Impressions on the Nakfa Youth Conference
“The national youth conference convened in the historical town of Nakfa, the symbol of resilience and steadfastness in the Eritrean struggle for liberation, will undoubtedly embolden the youth’s resilience to tackle the current hardships,” said Nardos Abbai, a YPFDJ member from Boston, Massachusetts, over a brief chitchat at the Gobye hall.
Also speaking about the symbolism, Dr. Tesfai Aradom, from Roxbury Community College in Boston, said: “Nakfa, preceded by Karora, was the second town to be liberated by the EPLF and was never recaptured despite 10-years of Ethiopian army attempt to dislodge the EPLF and retake Nakfa. Thus, convening at that very town is symbolic in its own right – a resilient approach to the concerted efforts of imposing hardships on us by various forces,” he elaborated.
During the course of the five-day long conference, cultural events, tree planting campaigns and visits to the Nakfa trenches were also accomplished. For Merhawie Misghina, a civil engineer from San Jose, California, the significance of the conference was double fold as it helped him in networking with professionals from within the country and abroad that are aspiring to take part in the overall development endeavors.
Speaking about his impressions of the Nakfa trenches, Merhawi said: “I was born in 1983, probably when the trenches were being dug. As I grew up watching documentaries about the struggle for liberation, visiting the trenches in person has left a lasting impression on me,” he pointed out.
“No matter how many pictures of the trenches I took, all summed up will never equal what I actually felt when standing there,” he added.
Participants, grouped in categories, held extensive discussions on current challenges facing the youth at home and the Diaspora and how to tackle them. The cultural misfits, the various hardships perpetuated and the responses the Eritrean youth in particular manifested, such as organizing demonstrations, petitions and fundraising campaigns, were highlighted.
Speaking on the issue, , Dr. Tesfai noted that “thanks to the collectivist mentality that the Eritrean people in general and the youth in particular have and also the ability of organizing themselves has helped to overcome those multi-faceted challenges. The ‘Positive resistance’, not resigning to the hardships but in contrary confronting them, was clearly demonstrated especially during the past couple of years of sanctions. The concerted hardships targeted against the Eritrean people inside and in the Diaspora, were met with a fierce response. In Diaspora, for instance, the impact is self-evident.”
“The amount of petitions and letters that were sent to various institutions since 2009 stands at more than half a million” he added.
Ahmed Mohammed Ibrahim, Chairperson of NUEYS and YPFDJ in Saudi Arabia, said that the response of the Eritrean youth in Saudi Arabia during the two unjustified sanctions was unprecedented.
“When compared with other countries, Eritreans in Saudi accounted for the biggest number of petitions,” Ahmed said, quoting officials at the Eritrean Embassy in Saudi Arabia.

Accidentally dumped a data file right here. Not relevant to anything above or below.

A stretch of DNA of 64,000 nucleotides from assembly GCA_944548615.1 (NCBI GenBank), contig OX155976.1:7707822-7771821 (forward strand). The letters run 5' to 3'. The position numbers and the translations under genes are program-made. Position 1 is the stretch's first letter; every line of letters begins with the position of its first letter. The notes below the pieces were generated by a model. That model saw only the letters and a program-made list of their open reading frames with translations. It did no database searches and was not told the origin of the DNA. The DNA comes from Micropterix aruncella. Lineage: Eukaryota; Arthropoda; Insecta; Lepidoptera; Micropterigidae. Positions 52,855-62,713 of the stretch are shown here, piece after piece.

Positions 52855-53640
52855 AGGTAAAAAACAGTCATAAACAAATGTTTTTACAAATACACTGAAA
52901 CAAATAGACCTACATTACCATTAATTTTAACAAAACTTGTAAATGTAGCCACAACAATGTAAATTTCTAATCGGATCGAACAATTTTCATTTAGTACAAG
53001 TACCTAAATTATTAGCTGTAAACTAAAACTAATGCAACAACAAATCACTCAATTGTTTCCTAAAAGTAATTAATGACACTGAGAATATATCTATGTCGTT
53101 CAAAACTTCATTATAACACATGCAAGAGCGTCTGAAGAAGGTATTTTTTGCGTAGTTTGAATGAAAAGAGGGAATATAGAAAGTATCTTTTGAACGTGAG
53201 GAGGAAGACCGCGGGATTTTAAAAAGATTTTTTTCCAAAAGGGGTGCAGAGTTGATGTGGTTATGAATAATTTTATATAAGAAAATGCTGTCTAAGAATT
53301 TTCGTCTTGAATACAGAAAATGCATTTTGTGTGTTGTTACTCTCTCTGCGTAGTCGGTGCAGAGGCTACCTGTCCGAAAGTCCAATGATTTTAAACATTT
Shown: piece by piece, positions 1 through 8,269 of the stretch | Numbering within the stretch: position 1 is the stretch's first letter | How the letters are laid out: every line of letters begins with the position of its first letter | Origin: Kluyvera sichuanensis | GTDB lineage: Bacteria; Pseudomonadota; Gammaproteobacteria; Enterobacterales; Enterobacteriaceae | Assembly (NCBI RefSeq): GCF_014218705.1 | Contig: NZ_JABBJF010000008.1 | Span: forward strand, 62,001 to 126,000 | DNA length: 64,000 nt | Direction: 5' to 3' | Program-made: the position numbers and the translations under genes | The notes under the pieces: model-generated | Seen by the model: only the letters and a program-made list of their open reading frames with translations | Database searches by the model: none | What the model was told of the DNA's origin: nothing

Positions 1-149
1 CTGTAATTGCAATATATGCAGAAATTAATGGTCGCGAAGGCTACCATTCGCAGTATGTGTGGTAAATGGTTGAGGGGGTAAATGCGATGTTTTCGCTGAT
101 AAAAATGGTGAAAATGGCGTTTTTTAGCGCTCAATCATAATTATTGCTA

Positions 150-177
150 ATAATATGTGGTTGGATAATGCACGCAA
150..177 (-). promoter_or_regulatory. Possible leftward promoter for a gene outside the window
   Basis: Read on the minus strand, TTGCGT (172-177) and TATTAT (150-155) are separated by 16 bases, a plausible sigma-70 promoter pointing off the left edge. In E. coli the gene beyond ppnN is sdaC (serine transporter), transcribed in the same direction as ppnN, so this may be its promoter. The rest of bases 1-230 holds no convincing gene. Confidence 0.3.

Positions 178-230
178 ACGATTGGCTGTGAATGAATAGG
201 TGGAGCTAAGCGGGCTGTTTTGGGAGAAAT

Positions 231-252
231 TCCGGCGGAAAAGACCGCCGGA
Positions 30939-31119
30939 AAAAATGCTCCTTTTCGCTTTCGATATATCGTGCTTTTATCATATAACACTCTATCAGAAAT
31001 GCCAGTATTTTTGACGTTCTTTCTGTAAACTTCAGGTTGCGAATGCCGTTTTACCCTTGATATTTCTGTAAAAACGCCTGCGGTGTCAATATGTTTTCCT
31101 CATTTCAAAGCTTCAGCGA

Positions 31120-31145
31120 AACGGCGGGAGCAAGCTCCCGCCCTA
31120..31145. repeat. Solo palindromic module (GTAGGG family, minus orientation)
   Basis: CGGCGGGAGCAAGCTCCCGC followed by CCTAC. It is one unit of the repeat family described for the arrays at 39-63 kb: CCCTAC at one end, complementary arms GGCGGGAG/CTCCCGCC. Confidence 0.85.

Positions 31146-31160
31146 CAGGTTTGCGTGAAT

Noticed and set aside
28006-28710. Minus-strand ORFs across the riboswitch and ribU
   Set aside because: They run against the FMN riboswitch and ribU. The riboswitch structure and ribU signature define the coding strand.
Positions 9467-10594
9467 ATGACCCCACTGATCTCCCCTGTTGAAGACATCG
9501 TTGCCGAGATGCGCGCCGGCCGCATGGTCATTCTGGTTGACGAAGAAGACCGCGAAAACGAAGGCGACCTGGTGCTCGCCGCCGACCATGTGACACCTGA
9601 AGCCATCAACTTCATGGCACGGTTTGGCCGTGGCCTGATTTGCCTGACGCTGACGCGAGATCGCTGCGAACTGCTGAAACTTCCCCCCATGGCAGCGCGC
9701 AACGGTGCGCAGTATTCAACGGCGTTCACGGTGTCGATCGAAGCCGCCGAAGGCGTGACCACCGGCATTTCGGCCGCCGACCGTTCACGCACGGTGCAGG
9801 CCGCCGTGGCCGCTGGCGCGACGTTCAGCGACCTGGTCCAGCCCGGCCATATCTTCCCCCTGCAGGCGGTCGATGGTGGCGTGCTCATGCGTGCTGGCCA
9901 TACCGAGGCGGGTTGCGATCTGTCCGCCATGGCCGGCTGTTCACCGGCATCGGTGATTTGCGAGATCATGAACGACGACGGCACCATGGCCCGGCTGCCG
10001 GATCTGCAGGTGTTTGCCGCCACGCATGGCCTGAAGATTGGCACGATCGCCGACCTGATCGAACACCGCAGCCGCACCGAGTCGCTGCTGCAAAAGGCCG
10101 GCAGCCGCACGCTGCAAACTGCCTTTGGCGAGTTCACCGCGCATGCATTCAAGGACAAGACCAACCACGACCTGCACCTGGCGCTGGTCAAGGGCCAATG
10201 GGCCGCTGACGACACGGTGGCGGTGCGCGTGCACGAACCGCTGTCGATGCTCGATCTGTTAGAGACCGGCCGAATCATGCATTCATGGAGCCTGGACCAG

Speaking about the conference on his part, Ahmad said that it was a milestone in the youths’ nation building endeavors.
“It also helped the participants not only to redefine their roles in their respective communities, but also to know each other and establish networks among themselves and most of all reiterate their commitment to their homeland,” Ahmed pointed out.
In the conference various research papers that focused on the importance of philosophy, culture, identity; building optimal political system and democracy in Eritrea; Eritrea’s economy, its possibilities, policies and development strategies; global changes and Eritrea’s foreign relations; and the challenges of youth in developing countries in general as well as in their respective countries and the Diaspora, were presented.
The preparations for the conference are also worth mentioning. Both the Eritrean and PFDJ flags flew on poles all the way from the entrance of Nakfa to the centre of the town. Various banners that highlight the importance of the conference were also put up. The Gobye (Turtle) Hall, taking its name from its shape, was the venue of the conference and was decorated with flags and banners. The hall was fitted with a new conference delegate system for simultaneous translation from Tigrigna to English and Arabic, according to Engineer Matiwos Mebrahtu, IT Manager at the Asmara Palace Hotel. Accordingly, 102 participants were able to follow the conference in their language of choice.
“As there were many who came from the Diaspora and barely understood Tigrigna, those Bosch delegates were really of a big help for us during the deliberations,” said Nardos.
Salahadin Abdulqader, who came from the PFDJ Economic Affairs, is not a first-time visitor to Nakfa. As a member of the first round of National Service, almost two decades ago, his unit was assigned there to build a dam, which is still functioning. Salahadin, said that he found the friendliness of the habitants of Nakfa just as it was before. The residents’ hospitality and good heart had in fact left a lasting impression on the people.
Merhawie voiced in the end his recommendations to the youth, alluding to Mr. Yemane Gebreab’s closing speech:
“… Our generation was very ambitious to liberate the country, and we proved wrong the outsiders who said that we couldn’t. In the same regard, this generation also needs to be ambitious and realistic so as to prove our belligerents wrong time and again.”
The conference, which was held under the theme “Empowering the Youth to Build a Strong Eritrea in a Changing World”, was attended by more than 600 youth from inside and the Diaspora and was concluded by adopting a Declaration and a three-year Action Plan.